THE Curse of the Swinney has struck again. The Education Secretary may have hunched meekly through FMQs, but he cast a long, helpless shadow over the proceedings.

The attacks came thick and fast - on child protection, on primary school testing, on university funding.

It was weirdly impressive in a way. Was no policy safe from this man’s touch? He must be a whirlwind of duff decisions.

Acting Tory leader Jackson Carlaw flipped to the Named Person scheme in the Rolodex of shame. A mere six years in gestation, it was now being axed as an unworkable mess.

Nicola Sturgeon didn’t want to go into too much detail, as the John-nado would make a statement later, but she did offer “some general comments about the direction of travel”.

That direction, also taken by bales of taxpayer cash, turned out to be down the drain.

As Mr Carlaw asked why ample warnings were ignored, the FM got increasingly ratty. Unable to disagree with the content, she declared his “tone” was “regrettable”.

Didn’t he realise ministers had meant well? It was just the details they’d got wrong.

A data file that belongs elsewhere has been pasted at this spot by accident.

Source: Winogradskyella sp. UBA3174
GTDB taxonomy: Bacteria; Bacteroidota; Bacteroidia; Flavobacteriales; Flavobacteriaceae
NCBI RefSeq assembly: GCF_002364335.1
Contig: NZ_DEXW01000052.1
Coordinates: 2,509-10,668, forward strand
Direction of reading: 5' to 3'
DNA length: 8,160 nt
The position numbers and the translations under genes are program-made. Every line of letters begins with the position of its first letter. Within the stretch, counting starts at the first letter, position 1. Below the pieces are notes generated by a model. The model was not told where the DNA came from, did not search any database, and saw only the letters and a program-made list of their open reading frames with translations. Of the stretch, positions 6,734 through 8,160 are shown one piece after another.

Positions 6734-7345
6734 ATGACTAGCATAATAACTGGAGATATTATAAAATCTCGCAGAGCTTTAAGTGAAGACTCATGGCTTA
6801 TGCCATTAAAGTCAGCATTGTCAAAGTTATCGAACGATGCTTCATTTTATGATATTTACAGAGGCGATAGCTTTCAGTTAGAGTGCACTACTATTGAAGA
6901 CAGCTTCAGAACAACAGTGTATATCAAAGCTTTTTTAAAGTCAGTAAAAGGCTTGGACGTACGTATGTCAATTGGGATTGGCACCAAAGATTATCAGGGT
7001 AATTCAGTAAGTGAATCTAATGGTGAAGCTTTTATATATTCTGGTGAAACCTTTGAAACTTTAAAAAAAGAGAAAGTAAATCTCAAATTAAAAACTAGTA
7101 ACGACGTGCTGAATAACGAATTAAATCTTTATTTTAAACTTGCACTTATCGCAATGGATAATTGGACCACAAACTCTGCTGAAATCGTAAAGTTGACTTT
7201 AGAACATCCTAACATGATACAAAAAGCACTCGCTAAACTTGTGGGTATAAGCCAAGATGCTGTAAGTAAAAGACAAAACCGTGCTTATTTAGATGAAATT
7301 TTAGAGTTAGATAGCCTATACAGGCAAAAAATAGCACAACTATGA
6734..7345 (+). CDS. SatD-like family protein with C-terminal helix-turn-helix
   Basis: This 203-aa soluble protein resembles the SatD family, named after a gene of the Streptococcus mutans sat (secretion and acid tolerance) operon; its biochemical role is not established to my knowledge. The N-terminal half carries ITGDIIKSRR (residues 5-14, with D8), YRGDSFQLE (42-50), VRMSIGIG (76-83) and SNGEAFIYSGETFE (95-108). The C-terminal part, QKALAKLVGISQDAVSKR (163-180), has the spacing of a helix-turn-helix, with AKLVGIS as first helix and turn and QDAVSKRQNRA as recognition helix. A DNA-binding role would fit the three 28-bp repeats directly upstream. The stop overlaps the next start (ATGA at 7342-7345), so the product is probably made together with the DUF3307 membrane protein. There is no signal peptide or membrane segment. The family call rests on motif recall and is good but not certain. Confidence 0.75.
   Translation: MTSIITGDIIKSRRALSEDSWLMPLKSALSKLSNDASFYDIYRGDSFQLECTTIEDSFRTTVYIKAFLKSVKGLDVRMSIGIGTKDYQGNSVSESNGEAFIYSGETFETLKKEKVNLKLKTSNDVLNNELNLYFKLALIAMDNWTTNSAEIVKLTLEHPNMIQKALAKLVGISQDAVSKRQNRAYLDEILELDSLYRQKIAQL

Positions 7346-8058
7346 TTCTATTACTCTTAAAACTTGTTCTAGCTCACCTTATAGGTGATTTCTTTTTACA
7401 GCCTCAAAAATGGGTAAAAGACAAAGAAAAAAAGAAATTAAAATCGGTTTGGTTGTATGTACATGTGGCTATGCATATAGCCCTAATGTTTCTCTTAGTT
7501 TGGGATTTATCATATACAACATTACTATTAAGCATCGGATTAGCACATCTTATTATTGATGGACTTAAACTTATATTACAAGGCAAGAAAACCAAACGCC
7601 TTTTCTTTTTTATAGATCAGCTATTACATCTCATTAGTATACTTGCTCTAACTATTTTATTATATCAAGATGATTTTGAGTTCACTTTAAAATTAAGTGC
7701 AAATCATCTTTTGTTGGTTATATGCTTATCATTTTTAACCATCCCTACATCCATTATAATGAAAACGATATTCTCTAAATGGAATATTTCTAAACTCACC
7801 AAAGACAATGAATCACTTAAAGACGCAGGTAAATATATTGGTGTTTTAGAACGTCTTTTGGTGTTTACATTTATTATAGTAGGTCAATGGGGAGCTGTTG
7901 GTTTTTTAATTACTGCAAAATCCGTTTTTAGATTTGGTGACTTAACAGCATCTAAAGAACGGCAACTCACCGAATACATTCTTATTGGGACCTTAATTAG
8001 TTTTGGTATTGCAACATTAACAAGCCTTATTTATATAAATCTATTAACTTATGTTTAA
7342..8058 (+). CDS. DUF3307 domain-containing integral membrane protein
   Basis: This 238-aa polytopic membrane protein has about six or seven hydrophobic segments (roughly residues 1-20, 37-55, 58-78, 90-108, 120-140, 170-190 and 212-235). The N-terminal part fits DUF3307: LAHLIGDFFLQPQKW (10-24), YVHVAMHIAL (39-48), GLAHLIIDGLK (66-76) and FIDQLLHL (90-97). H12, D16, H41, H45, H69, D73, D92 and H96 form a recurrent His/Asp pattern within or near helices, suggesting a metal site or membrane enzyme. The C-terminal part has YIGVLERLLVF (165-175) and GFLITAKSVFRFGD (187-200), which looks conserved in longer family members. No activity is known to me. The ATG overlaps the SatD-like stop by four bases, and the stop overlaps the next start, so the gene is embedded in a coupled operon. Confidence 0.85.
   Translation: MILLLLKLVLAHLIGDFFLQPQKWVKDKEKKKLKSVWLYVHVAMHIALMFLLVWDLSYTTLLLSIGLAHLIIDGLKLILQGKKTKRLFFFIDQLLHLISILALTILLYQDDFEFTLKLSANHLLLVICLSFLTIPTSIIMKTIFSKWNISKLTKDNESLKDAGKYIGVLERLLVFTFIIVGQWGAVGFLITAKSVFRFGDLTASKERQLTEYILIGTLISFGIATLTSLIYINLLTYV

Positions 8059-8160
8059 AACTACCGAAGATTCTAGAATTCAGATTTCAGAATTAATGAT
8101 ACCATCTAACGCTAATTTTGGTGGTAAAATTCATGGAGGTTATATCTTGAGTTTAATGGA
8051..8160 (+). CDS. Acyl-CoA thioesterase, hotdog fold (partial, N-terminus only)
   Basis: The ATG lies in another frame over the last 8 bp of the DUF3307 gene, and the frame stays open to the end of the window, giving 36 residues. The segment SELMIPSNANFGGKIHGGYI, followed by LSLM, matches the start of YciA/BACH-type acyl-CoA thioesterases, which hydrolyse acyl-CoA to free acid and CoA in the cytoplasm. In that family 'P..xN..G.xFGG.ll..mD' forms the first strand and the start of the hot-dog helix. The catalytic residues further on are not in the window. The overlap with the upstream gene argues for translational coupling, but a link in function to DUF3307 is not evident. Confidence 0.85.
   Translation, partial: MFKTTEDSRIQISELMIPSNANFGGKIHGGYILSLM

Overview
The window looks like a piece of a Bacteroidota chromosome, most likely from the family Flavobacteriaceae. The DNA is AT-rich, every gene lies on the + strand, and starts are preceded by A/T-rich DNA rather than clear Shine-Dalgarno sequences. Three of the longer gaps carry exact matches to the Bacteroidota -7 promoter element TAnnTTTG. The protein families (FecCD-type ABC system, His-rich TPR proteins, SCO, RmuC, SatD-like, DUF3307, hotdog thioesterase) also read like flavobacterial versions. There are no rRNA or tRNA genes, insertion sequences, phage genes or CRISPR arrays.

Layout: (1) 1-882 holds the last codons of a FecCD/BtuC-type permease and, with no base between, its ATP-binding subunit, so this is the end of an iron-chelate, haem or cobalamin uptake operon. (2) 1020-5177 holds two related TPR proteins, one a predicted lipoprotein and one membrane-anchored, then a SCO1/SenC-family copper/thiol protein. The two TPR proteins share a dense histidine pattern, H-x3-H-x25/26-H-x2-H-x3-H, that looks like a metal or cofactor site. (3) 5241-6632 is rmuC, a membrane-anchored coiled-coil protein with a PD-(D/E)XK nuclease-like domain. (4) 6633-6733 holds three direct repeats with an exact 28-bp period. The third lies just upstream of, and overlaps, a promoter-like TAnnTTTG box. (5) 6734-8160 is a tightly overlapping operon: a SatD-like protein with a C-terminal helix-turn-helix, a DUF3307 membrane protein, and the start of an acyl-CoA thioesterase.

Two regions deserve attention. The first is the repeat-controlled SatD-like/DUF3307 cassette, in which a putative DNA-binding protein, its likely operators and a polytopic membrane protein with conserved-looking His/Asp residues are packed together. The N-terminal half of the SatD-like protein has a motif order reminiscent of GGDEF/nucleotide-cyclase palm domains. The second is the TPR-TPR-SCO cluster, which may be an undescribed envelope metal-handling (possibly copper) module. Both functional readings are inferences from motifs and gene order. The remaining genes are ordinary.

A sterling defence of the deputy FM it was definitely not.

Ms Sturgeon had more luck with human bullseye Richard Leonard. After the Labour leader pushed for more cash for universities, the FM asked what he would cut to pay for it.

“I have asked Richard Leonard to do that on countless occasions, but he has not once come forward with any ideas. Maybe today will be different. The door is open, as always,” she said.

“This is First Minister’s question time!” he squeaked. “I am asking the questions!”

Perhaps it was the SNP uproar that led him to stray onto Brexit. “I am determined that we should Remain,” said the ex-referendum-respecter.

“We have possibly heard Labour position on Brexit number 452,” scoffed the FM.

“It is utterly bamboozling. That rambling and incoherent series of questions demonstrates why Richard Leonard will never stand here answering questions to the First Minister, because he has zero credibility.”

The SNP laughter was deafening. But it was hardly a revelation. Mr Leonard’s MSPs could have told you that. And his friends and family. Also, total strangers, hermits, the comatose, dogs. Ah, let’s just say all of Scotland for short.

No, Mr Leonard is not destined for the FM’s chair. But he’d make a textbook Education Secretary.